Friday, March 16, 2012

Love and West Side Story

My flu shot didn't work this year and so I've been sick abed in the Land of Counterpane for days on end. After I read the last two Vogues, more of Molly Peacock's "Mrs. Delany", and finished knitting the scarf I began in October, I wandered over to I was looking to see if there was another Susan Boyle-like performance on Britain's Got Talent.
First up was Julian Smith's plaintive saxophone rendition of West Side Story's "Somewhere" Before Simon Cowell could wink his approval, I was weeping. The Bernstein and Sondheim song is my all time favorite piece of music. It's so poignant and wistful, and the melody conjures up memories of watching West Side Story when it aired on Sunday afternoons periodically when I was a child. On, I pulled up all the ballards from the film and the rest of my afternoon was lost in music and sentiments.
I could not help but notice that "Tonight", another compilation of the Bernstein/Sondheim team, has very simple words, almost like a lyrical children's goodnight story, "Tonight, tonight, the world is full of light, with suns and moons all over the place....but here you are, and what was just a world is a star" Of course the lyrics are helped along by the melodious orchestra and the soft purity of Maria (Natalie Wood) and Anthony (Richard Beymer), and the knowledge that it will end soon enough and sadly. Such beauty, such innocence, and such sweet and honest love.
I have been loved like that and I have loved like that. Simple lyrics, without multiple suns, moons, and stars. Just a strong and deep feeling that no matter how it ends, for just a song or two, it will be perfectly perfect. Have you loved like that too?

Tuesday, March 6, 2012

"Embroidered so with flowers..."

I like nothing better than a good embellishment. Not the Christmas sweater variety, but a slightly fancy, pretty little thing on a belt, handbag, or shoe. And mostly I like flowers.
The problem is, once a woman is past a certain age, floral embellishments can look, well, old ladyish. The trick is to use these lyrical touches in a way that's modern and new and shows an appreciation for poetic vintage looks in contemporary dressing.
I think that Caroline Herrera's collection from 2011, based on 18th century botanicals fits the bill ideally. The pieces are reminiscent of Mrs. Delaney's paper mosaicks and yet have a fresh and current appeal to them. The skirt is paired with a crisp white blouse and t-strap sandals.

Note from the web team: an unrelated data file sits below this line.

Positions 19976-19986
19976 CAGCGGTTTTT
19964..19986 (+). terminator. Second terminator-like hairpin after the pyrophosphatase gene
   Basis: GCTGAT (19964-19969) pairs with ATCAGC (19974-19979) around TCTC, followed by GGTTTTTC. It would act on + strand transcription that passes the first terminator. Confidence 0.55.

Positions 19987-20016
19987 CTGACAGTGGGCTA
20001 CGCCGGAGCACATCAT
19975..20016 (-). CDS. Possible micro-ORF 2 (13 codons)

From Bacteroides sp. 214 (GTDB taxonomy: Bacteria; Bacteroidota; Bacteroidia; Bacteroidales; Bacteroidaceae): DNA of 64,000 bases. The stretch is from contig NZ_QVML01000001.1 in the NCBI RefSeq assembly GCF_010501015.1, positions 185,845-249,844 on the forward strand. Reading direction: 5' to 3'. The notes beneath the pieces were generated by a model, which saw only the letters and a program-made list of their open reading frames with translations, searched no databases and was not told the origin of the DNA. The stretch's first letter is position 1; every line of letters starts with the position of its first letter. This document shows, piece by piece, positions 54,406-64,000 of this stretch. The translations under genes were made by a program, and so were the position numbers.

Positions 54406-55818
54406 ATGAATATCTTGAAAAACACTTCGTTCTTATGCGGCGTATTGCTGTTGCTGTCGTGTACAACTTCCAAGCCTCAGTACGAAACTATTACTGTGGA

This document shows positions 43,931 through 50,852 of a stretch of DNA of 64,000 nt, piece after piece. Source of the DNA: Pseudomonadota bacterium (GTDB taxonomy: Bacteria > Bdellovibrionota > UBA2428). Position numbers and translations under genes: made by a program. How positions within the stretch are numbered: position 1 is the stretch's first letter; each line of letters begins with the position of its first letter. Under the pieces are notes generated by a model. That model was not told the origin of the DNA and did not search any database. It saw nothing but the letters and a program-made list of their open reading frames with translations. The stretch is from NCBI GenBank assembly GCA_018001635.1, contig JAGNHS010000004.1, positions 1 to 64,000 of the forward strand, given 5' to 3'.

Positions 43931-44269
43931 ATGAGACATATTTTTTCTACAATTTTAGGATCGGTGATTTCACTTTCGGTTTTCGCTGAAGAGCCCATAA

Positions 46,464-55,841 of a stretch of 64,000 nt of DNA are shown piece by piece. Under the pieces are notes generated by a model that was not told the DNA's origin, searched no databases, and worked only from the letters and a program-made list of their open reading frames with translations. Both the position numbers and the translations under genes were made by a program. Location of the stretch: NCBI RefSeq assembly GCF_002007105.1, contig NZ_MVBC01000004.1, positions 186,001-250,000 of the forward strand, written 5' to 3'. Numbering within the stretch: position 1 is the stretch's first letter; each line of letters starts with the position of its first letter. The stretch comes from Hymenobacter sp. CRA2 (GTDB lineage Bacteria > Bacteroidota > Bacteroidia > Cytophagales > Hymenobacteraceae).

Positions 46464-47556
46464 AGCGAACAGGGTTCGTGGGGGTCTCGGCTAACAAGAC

I cannot give up my floral embellishments and flowers have always been the feminine symbol of beauty throughout the centuries. When worn with restraint, embellishments can seem both timeless and modern.

Quote above by Mary Pendaves Delany

School Days

I attended Marlborough Jr. High School in the late sixties. It was run by the strong arm of Principal Leo Brennan, a stoic ex-military, ex-professional football player of enormous size and few words. He was someone to reckon with and during this Age of Aquarius, when life as we knew it was changing fast, we needed him and his iron glove ways.

In 7th grade, I was assigned a locker beside the class clown. Being petite and mouse- like, I suffered through this loud, tall, gangly boy’s daily teasing as he reached above the top shelf of my locker to remove books from his. His trickery involved making a “by all means, after you” presentation only to adroitly hone in and elbow me out of his way, pretending to let his heavy books slip out of his hands onto the top of my head, and repeatedly opening and closing his locker door in feigned forgetfulness until the bell rang, often making me late for class. He was smooth and had the “Eddie Haskell” down cold.

One late winter day, I had enough of “Eddie” and hauled back and kicked him in the shin. A millisecond later, I felt a baseball mitt of a hand on my shoulder. Mr. Leo Brennan saw the kick but not all that went before.
That mitt led me down to the principal’s office where I was told to sit while a call was made to my mother. Mr. Brennan did not have to punish me as I began to punish myself with hysterics. I cried so hard that the next day, I had two half-moon open sores under each eye from the copious salty tears I shed.
As it happened, my mother was entertaining my grandparents that afternoon and they all piled into Mom's Chevy station wagon and drove to the school. While my grandparents comforted me in the little anteroom off the school office, my mother met with Mr. Leo Brennan behind closed doors. But instead of taking me home, Mom told me I was to stay at school for the remainder of the day. After she and my grandparents left, Mr. Brennan asked me to follow him into his office.

There he rendered the most tender apology I have ever received. He did not realize all I had suffered at the hands of my classmate, he vowed to pay closer attention to such shenanigans, he said “Eddie” would never bother me again, and then ever so gently, ever so fatherly, he told me how terribly sorry he was that he had frightened me by marching me to the office.

The next morning at my locker, my neighbor was the epitome of polite reserve as he stood out of the way while I fetched my books. Over my shoulder, I glimpsed our imposing principle standing sentinel in the background.

Everyone I went to school with remembers our principal and the precision with which he ran our school and I feel lucky that I saw the softer side to this strong capable man. When I came across his obituary a few years ago, I learned he had a large brood children of his own. Surely he must have known something about sensitive girls. The winks behind Mr. Leo Brennan’s glasses had already told me that.